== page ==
In Full Bloom
by Caroline Hwang
Category: Fiction / General
291 pages; ISBN: 0525947116
Rating: 9/10 (Ratings explained)
Reviewer: Harriet Klausner
In Full Bloom
Plume, Feb 2004, $13.00, 291 pp.
Korean American Ginger Lee enjoys her New York lifestyle. Ginger gave up on attaining a PhD and ultimately becoming an English professor. Instead she currently works as an assistant drone at what she dubs “Waste” magazine for the brain drain of the staff. She is also quite comfortable with no long term relationship with men.
However, Ginger’s mom arrives unannounced from Milwaukee with plans to matchmake her with purebred Korean males. Mom refuses to allow Ginger to go down the unholy path of her other child George who committed family heresy by marrying a white woman. Ginger cannot turn to her sibling for help because he has severed the family ties so instead she agrees to go out with some of her mom’s choice cut. At work cat-fighting may cost Ginger her job. Turning to her only ally mom for solace and strategy, Ginger begins to reconsider her heritage. She starts recognizing that though a Manhattanite, she is also a Korean-American. Accepting the complete Ginger is the only way that she becomes IN FULL BLOOM.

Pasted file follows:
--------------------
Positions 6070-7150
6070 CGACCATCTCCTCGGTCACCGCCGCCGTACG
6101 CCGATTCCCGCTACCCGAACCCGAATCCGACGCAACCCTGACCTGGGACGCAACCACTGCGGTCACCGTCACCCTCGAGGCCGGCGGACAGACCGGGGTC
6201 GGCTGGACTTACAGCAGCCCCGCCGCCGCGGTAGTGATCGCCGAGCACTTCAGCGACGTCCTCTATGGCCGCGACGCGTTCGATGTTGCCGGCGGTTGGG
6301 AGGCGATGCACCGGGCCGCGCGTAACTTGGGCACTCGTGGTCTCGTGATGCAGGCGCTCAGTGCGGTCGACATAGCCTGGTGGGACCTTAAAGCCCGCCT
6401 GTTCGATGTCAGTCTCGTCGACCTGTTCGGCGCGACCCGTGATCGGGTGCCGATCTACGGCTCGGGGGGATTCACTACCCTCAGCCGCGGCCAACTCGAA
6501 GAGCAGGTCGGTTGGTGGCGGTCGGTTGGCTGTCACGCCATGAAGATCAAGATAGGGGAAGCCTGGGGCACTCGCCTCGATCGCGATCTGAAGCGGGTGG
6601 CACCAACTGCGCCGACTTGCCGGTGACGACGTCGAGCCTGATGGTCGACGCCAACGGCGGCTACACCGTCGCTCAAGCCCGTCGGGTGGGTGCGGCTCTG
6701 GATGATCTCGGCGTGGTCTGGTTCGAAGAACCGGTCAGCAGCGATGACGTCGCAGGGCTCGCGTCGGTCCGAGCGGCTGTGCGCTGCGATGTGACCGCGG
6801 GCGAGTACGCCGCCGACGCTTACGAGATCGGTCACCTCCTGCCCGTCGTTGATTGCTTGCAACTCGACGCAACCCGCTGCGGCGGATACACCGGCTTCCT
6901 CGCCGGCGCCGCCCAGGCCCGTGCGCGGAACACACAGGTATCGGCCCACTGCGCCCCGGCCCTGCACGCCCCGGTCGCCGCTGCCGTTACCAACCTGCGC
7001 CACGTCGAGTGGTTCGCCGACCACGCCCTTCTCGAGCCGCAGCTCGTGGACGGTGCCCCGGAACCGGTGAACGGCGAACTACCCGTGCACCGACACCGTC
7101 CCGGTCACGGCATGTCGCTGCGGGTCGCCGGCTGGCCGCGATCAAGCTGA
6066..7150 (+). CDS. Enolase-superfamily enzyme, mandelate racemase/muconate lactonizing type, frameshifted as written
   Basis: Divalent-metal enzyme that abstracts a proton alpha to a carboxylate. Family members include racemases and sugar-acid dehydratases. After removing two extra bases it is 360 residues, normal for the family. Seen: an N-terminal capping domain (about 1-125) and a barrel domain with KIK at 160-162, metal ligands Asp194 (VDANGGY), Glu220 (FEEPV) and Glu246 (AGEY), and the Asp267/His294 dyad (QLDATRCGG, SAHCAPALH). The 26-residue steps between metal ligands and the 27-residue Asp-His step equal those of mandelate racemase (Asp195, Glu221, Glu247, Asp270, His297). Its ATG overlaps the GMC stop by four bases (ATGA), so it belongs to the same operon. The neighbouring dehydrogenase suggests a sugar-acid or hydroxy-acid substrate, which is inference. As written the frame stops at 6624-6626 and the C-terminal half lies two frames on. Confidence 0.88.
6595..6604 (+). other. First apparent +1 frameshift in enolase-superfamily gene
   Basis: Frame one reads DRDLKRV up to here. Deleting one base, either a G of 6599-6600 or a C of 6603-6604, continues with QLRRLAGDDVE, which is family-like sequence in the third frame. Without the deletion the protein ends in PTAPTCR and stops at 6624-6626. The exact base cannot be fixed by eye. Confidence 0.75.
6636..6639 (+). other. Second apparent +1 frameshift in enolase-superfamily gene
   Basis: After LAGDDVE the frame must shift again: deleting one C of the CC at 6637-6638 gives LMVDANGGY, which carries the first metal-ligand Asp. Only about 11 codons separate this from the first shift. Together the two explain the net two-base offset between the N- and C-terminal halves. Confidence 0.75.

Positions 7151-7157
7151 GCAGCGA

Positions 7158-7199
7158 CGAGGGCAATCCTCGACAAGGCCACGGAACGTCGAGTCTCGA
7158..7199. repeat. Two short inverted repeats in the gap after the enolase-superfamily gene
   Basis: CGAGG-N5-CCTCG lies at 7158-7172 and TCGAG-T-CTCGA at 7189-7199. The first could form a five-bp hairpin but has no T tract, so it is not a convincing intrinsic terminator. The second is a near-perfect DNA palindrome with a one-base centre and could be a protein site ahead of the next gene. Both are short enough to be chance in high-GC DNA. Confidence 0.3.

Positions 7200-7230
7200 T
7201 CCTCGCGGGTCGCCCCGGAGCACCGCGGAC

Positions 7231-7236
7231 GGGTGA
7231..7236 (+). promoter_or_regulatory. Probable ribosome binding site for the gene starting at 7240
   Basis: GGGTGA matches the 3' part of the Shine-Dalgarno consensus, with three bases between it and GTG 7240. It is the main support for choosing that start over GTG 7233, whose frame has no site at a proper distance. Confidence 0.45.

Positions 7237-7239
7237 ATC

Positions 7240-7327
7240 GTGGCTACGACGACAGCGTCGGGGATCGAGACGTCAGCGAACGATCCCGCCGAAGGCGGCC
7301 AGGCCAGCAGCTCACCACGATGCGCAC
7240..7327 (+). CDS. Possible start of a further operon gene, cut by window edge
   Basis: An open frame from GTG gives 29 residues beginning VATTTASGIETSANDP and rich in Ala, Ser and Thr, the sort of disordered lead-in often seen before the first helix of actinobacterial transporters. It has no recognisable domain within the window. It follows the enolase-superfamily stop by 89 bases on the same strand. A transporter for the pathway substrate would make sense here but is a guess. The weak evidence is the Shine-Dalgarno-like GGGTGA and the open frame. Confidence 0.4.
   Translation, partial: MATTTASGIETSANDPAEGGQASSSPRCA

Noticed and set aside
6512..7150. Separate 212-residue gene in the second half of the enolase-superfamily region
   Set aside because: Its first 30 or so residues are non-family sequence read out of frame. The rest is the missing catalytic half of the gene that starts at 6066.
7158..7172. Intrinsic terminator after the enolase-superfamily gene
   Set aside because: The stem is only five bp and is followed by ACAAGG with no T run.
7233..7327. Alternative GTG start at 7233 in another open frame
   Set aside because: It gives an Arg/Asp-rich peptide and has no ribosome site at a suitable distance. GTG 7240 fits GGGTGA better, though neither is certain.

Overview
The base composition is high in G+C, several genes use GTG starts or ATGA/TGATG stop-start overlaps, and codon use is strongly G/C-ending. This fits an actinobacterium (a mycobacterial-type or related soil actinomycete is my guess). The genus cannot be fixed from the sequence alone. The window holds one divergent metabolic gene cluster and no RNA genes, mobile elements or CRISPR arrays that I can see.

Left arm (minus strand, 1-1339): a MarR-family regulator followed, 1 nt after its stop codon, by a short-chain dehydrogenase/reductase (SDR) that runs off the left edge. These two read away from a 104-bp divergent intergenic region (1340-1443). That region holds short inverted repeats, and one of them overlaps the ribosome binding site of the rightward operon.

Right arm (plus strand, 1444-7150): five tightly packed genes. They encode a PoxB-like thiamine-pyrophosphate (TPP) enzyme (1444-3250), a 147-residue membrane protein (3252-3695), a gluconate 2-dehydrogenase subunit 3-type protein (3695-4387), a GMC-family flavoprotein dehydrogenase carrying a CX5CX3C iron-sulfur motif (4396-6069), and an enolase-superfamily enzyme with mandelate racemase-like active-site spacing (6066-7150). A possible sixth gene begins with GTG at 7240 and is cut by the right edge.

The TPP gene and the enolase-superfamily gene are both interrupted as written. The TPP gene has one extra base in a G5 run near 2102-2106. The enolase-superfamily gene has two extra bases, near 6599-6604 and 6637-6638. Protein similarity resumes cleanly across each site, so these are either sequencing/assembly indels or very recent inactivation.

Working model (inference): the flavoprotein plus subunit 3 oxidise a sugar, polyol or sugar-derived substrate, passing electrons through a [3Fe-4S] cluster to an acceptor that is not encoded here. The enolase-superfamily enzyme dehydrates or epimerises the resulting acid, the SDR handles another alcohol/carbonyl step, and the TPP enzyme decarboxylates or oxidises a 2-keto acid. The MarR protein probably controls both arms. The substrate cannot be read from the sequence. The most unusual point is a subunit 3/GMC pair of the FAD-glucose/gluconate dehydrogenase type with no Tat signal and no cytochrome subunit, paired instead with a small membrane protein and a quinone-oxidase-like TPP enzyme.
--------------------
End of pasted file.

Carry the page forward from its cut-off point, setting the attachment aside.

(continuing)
This well written novel cleverly moves along on two obvious levels. First is the noticeable New York scene including the publishing infighting war. Second is the traditional Korean lifestyle modified in America as portrayed by mom with her take on life including marriage and her vividly uttered Korean-English that showcases a first generation individual. However the urban old country tie supports the genuinely brilliant message that the whole person cannot ignore their roots as in a sense it is not whether you can go home, but that “home” came with you.
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